COVID-19: Summer could be the start of economic rebound for Montreal – Montreal
As COVID-19 vaccinations continue to rise and the start of a gradual lifting of restrictions underway, business experts believe this summer could be the start of a strong rebound for Montreal’s economy .
“Overall, the city, I am very, very confident, will bounce back fully,” said Michel Leblanc, President and CEO of the Chamber of Commerce of Metropolitan Montreal.
The economy of the city’s downtown has been battered due to the pandemic. Bars and restaurants have been closed for months and the Formula 1 Grand Prix has been canceled this year for the second summer in a row.
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On top of that, most office workers still work from home and Leblanc believes it will take time to change.
“Getting back to the office will likely be a six month to a year process,” he told Global News.
He estimates that about 25 percent will return this summer and by the fall, only half of the pre-pandemic number.
Leblanc also noted that the tourism sector has faced challenges, as the border with the United States remains closed to non-essential travel.
“This summer, we will be mainly among ourselves,” he said.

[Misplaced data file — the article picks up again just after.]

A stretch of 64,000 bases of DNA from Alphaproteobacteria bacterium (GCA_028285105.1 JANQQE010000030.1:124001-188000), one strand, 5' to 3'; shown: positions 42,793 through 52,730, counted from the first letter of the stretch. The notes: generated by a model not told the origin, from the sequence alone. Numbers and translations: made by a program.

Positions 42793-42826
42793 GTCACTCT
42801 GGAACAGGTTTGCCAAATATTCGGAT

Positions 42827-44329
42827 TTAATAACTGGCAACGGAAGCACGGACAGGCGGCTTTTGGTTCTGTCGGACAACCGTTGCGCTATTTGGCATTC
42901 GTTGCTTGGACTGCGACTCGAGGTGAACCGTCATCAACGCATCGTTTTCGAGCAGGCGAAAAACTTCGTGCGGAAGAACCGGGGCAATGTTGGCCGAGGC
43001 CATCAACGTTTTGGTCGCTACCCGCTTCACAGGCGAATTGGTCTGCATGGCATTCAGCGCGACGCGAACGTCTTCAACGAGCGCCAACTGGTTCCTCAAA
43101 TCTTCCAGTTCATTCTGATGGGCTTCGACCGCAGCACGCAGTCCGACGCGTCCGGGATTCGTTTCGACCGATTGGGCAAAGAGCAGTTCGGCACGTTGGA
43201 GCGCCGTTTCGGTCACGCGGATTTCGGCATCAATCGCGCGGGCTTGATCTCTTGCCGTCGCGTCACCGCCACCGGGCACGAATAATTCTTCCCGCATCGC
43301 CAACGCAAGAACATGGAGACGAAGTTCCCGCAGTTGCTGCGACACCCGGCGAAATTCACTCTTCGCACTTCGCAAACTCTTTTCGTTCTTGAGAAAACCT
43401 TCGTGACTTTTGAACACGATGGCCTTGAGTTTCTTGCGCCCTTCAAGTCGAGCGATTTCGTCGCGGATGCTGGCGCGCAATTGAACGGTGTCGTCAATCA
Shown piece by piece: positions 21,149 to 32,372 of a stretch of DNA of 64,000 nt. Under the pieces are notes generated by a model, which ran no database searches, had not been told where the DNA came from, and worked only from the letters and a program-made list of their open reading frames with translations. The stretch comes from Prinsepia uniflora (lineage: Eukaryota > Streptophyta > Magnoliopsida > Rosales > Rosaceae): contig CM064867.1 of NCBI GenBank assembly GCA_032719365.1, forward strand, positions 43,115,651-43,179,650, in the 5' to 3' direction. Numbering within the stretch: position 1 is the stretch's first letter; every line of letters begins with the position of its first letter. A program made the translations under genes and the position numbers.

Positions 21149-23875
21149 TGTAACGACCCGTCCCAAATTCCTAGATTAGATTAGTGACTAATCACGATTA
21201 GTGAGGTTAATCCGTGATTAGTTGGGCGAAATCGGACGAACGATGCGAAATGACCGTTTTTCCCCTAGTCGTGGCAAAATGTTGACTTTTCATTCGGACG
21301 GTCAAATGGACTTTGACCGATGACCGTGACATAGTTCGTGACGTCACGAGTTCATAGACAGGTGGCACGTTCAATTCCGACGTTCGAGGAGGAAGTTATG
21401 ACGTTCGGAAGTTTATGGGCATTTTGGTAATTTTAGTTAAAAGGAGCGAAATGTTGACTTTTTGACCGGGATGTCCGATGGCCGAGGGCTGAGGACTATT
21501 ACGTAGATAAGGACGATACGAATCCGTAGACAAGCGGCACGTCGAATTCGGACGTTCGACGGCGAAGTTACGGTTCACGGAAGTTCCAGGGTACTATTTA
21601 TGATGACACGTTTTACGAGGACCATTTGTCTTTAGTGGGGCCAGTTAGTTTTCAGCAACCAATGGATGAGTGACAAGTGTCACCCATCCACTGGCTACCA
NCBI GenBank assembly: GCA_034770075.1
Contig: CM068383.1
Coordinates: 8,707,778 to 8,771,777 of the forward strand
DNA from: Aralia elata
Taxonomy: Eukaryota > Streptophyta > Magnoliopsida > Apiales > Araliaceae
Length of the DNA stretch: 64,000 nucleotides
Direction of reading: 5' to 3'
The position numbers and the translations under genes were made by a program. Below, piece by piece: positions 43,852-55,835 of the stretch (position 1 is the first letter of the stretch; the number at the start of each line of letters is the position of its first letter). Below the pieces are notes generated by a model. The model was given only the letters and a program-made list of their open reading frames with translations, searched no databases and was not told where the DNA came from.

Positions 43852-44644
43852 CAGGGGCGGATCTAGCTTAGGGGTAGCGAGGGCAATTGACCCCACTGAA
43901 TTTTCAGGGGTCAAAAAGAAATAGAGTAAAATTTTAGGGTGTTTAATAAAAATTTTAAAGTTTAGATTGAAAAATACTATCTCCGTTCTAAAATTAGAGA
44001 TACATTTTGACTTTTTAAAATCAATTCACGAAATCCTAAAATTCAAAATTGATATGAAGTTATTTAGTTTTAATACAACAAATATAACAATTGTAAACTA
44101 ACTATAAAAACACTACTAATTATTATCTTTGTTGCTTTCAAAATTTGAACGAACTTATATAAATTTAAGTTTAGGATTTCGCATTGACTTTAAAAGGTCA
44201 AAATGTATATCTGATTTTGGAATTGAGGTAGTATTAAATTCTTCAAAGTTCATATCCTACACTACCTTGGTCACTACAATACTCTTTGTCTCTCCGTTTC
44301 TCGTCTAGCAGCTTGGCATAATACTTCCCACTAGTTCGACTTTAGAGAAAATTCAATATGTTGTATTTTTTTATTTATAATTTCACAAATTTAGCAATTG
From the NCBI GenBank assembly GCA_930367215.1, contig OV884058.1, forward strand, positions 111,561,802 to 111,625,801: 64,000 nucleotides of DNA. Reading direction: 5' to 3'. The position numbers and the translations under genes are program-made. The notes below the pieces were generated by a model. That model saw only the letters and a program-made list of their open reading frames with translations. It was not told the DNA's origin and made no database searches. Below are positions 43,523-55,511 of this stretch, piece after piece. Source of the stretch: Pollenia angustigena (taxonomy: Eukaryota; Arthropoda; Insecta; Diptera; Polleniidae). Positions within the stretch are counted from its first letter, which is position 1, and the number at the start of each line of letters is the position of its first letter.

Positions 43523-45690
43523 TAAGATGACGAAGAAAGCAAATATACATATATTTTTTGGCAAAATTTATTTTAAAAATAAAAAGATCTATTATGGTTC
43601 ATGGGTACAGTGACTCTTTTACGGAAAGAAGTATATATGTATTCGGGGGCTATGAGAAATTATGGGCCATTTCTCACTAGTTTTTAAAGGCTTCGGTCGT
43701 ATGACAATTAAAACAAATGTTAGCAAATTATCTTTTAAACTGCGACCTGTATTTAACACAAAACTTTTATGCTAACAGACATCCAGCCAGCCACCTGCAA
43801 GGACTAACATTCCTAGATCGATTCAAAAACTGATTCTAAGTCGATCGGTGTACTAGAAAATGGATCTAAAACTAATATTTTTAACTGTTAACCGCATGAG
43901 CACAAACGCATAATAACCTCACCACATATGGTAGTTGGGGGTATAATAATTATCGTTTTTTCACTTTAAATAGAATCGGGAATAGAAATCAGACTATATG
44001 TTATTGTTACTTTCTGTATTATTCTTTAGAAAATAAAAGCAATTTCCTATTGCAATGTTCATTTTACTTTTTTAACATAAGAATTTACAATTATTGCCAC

Still, experts and government officials insist the summer could provide the jolt the city needs to bounce back.
“The key to the summer will be to reactivate the cultural side of Montreal and its restaurants,” said Pierre Fitzgibbon, Minister of the Economy and Innovation of Quebec.
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He believes the food industry will help boost the economy.
“In Montreal, it’s one of the city’s attractions,” he said.
Given the low number of short-term tourists, Fitzgibbon stressed that it will be up to the workers to support the restaurants.
“We want the workers to be back in the offices,” he said, “and you want them to eat lunch and dinner and that creates momentum.”
Restaurant terraces will reopen on May 28 and indoor dining can resume two weeks later.
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It remains to be seen how quickly workers return to downtown and that worries restaurateurs who say summer and fall 2021 will be crucial.
“Because winter is more difficult for restaurants than summer,” Normand Laprise, chef and owner of Toqué! Restaurant, said.
Nevertheless, those who watch the economy, like Leblanc, see good momentum in certain sectors.
“If you’re in the construction business, if you’re in finance, if you’re in IT of course, if you’re in a life science economy, well, you’re booming in it. moment, ”he said.
With the restrictions gradually lifting, he expects the weather won’t be the only thing warming up this summer.
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